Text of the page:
With ten of the twelve soil orders represented in the state, the diversity of soils types in Washington is renowned. A particular soil type forms in a geographical location due to the interaction of parent material, climate, aspect, vegetation, and time. For example, the highly productive Mollisols of the Palouse hills in eastern Washington formed on wind-blown deposits over tens of thousands of years. The area receives sufficient yearly rain and snow to support remarkable vegetative growth. Before cultivation by settlers, the soils supported vast grasslands that influenced soil development; the grasses added organic matter to the soil and imparted a characteristic dark, humus rich surface horizon. The soils of the Palouse hills vary some with aspect as north-facing slopes accumulate large snowdrifts over the winter and receive less direct sunlight. Mollisols cover large regions of southeastern and central Washington and are also found in some of the Puget Sound lowlands.
Rainfall decreases as one moves west from the eastern edge of the Palouse, resulting in less plant growth and accumulation of organic matter. Soils under cultivation in the western Palouse and Columbian Plateau include Aridisols, light colored desert soils, and Entisols, young soils that lack horizon development. These soils are still quite productive, especially when irrigation is available. Inceptisols are another common agricultural soil in Washington, especially in the western part of the state. Though also young soils they show more horizonation than Entisols. Much of the surface of land surrounding Puget Sound is considered “young” by geologists because it was under thick sheets of ice as recently as 12,000 years ago. Before retreating, these glaciers churned and scarred the land beneath them, leaving behind glacial till, outwash, and lakes. These new surfaces served as the parent material that Puget Sound soils developed on.
The Cascade volcanoes of Oregon and Washington have also affected agricultural soils in Washington. Andisols are soils with a relatively high amount of volcanic material and these soils are also under cultivation in both the Yakima area and in western Washington.
Web soil survey
Soils are stratified vertically into different horizons. Some soils, such as those in forests, have a surface covering of organic matter that transitions into the mineral soil below. The organic layer is called the “O” horizon. The horizon just below that – or in some cases the upper-most horizon – is called the “A” horizon and is also referred to as “topsoil”. It is darker than lower soils because it is enriched in organic matter from plant material that is deposited at the surface.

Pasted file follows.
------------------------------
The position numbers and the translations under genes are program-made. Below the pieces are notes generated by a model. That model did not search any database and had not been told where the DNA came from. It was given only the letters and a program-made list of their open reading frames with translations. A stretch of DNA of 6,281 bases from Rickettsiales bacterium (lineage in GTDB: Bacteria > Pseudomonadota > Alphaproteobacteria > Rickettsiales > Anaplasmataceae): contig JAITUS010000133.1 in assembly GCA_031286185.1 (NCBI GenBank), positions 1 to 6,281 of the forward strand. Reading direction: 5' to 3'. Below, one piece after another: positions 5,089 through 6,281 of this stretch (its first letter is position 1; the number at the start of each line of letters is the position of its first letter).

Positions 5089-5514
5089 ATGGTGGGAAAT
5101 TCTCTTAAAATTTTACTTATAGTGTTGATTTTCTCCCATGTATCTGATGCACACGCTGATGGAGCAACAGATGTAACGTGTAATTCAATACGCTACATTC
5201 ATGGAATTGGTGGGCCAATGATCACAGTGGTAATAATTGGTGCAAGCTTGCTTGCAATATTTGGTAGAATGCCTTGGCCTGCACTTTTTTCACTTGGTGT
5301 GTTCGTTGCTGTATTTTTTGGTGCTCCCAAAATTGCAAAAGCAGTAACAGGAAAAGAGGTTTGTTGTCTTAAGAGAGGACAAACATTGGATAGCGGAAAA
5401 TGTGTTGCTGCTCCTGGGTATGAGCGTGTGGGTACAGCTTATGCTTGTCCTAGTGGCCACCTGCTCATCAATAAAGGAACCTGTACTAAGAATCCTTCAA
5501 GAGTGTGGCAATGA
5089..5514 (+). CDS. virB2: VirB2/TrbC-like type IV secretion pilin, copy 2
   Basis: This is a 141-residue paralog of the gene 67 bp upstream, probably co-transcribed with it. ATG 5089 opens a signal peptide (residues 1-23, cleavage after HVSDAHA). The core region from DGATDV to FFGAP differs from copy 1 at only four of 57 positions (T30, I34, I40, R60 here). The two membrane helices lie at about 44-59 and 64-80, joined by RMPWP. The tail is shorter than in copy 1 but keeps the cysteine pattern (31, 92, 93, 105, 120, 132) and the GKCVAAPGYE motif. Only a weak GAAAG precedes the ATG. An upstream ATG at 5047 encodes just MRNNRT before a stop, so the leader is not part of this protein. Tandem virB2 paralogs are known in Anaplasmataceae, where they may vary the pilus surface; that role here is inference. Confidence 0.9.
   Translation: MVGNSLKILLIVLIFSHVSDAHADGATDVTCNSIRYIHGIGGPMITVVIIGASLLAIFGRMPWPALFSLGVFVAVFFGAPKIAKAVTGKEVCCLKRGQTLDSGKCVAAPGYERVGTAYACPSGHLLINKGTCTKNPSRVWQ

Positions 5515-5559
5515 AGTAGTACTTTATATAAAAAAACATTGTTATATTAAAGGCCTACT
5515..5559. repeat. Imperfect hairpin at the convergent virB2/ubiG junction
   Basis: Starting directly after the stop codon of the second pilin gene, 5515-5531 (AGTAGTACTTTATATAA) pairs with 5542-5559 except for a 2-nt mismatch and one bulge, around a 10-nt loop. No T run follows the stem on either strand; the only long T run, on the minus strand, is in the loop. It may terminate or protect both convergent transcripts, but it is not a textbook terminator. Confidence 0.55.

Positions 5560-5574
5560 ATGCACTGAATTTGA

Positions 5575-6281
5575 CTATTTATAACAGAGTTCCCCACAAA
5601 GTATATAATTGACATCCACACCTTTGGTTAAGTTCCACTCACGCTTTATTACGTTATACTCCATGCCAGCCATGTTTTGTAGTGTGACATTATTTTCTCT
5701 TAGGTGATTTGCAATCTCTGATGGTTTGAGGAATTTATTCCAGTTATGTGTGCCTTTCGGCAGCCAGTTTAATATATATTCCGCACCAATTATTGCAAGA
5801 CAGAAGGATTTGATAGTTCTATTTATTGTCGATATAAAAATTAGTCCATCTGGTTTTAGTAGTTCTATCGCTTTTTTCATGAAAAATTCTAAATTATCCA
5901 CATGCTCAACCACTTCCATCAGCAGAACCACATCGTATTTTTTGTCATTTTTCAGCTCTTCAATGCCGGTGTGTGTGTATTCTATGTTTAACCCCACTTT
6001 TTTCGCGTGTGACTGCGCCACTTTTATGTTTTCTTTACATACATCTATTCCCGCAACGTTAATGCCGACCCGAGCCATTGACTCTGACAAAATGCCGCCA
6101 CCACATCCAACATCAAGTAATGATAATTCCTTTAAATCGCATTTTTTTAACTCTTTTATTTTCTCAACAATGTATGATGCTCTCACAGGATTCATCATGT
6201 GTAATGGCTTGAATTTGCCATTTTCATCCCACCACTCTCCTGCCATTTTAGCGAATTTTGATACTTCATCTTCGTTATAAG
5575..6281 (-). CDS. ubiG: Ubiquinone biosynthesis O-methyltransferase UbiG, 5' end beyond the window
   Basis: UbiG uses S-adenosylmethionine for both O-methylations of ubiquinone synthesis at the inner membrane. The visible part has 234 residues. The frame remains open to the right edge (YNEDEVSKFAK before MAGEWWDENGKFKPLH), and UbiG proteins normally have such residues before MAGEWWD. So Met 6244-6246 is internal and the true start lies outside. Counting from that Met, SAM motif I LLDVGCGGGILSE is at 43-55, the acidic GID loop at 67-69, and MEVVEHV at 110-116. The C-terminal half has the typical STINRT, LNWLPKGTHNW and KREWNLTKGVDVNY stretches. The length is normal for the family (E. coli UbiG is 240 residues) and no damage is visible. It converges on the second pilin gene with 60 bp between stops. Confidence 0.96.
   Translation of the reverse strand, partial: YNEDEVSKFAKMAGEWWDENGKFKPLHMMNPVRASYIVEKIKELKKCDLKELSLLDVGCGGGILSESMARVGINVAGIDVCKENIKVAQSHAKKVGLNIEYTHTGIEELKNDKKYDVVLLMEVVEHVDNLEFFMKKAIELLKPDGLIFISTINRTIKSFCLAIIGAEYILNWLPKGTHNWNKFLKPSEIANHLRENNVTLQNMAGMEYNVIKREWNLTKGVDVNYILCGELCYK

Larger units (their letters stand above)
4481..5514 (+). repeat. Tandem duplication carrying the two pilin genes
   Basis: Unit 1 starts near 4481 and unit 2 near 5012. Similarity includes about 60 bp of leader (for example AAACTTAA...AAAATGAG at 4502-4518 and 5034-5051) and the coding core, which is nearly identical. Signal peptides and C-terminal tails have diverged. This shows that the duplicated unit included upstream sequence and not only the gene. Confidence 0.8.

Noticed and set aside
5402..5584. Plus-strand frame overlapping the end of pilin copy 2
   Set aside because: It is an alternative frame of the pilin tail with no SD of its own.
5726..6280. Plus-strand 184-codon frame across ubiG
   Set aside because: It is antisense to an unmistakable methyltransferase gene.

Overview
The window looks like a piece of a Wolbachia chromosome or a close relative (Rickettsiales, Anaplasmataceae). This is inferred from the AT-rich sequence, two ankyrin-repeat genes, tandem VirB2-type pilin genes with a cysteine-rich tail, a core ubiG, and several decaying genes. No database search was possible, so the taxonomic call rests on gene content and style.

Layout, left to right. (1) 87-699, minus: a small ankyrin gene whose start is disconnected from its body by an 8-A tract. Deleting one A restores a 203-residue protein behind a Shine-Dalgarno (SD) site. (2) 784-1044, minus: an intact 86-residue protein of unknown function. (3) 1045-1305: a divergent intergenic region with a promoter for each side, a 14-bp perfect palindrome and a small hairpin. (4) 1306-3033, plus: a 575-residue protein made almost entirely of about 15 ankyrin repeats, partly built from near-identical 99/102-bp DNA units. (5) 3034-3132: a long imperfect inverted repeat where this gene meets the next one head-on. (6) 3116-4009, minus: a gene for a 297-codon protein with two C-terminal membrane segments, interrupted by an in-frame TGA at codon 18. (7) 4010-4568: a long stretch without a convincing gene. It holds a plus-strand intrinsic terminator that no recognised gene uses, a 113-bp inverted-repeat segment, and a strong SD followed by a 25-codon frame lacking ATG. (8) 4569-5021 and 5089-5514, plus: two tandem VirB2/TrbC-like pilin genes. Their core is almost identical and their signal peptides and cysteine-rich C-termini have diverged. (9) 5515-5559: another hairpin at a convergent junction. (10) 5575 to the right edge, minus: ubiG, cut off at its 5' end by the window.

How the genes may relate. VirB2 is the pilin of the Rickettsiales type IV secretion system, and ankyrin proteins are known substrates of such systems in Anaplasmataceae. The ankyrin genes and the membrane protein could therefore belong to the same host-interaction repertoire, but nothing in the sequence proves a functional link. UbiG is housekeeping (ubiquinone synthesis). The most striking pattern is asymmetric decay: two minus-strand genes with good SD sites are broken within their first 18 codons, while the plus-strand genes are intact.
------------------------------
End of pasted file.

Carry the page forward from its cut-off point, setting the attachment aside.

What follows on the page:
The “B” and “C” horizons are below the “A” horizon. The “C” horizon consists of partially weathered parent material from which the soil is formed. The “B” horizon receives minerals from the upper horizons as they weather and are leached.
The specific properties of each soil horizon are used to identify the soil found in one location from another and we call a specific type of soil a “soil series.” This is similar to “species” in biology, in that it is a specific name given to a soil. The relationships between the five soil forming factors tend to be unique to different geographical areas and soil series often have geographical names. There are more than 20,000 soil series. In northwestern Washington, for example, some common soil types found on glacial terraces include Lynden, Kickerville, Laxton, and Tromp. In the flood plains, Mt. Vernon or Puyallup are more common.
The Natural Resource Conservation Service has conducted Soil Surveys to map the soils across the country. The Web Soil Survey website has soil survey information on-line that is easily accessible. One can enter their address and then find out what soil series are present at that location. A cell phone app called “SoilWeb” is another way to get this same information. Once the soil series is known, one can find general information about soil properties. For Android or iPhone.
Soil forming factors
Soils are formed by the interaction of five soil forming factors: parent material, climate, organisms, aspect, and time.
As rocks, minerals, and organic matter are chemically and physically weathered they become the parent materials that form soils. Below surface horizons, it is often possible to see unaltered material. Minerals, such as quartz, mica, hornblend, and many others, are solids with a definite chemical composition and ordered atomic arrangement that are formed inorganically. The amount of soil nutrients available will depend on the mineral constituents of the parent material. Some minerals weather more rapidly than others.
Climate affects the speed of weathering for a particular mineral. During the Pleistocene (2-3 million years ago) large glaciers covered most of the north 1/3 of Washington State. The weight and grinding action of glaciers pulverizes the underlying rock and transports and deposits it as parent material. When the Last Glacial Maximum ended 12 to 14 thousand years ago the extent of ice covered ground decreased and new parent material was exposed to soil forming properties.
Above and below-ground organisms also influence soil development. Plants feed soil microbes and stimulate soil development. Aspect influences water and light dynamics. Time is the final soil forming factor. Most soils on Earth are less than 1.65 million years old. Landscapes that were affected by glaciation, as much of Washington State was, have much younger soils – ~ 12,000-14,000 years old. Soils are constantly changing as parent material is weathered through time.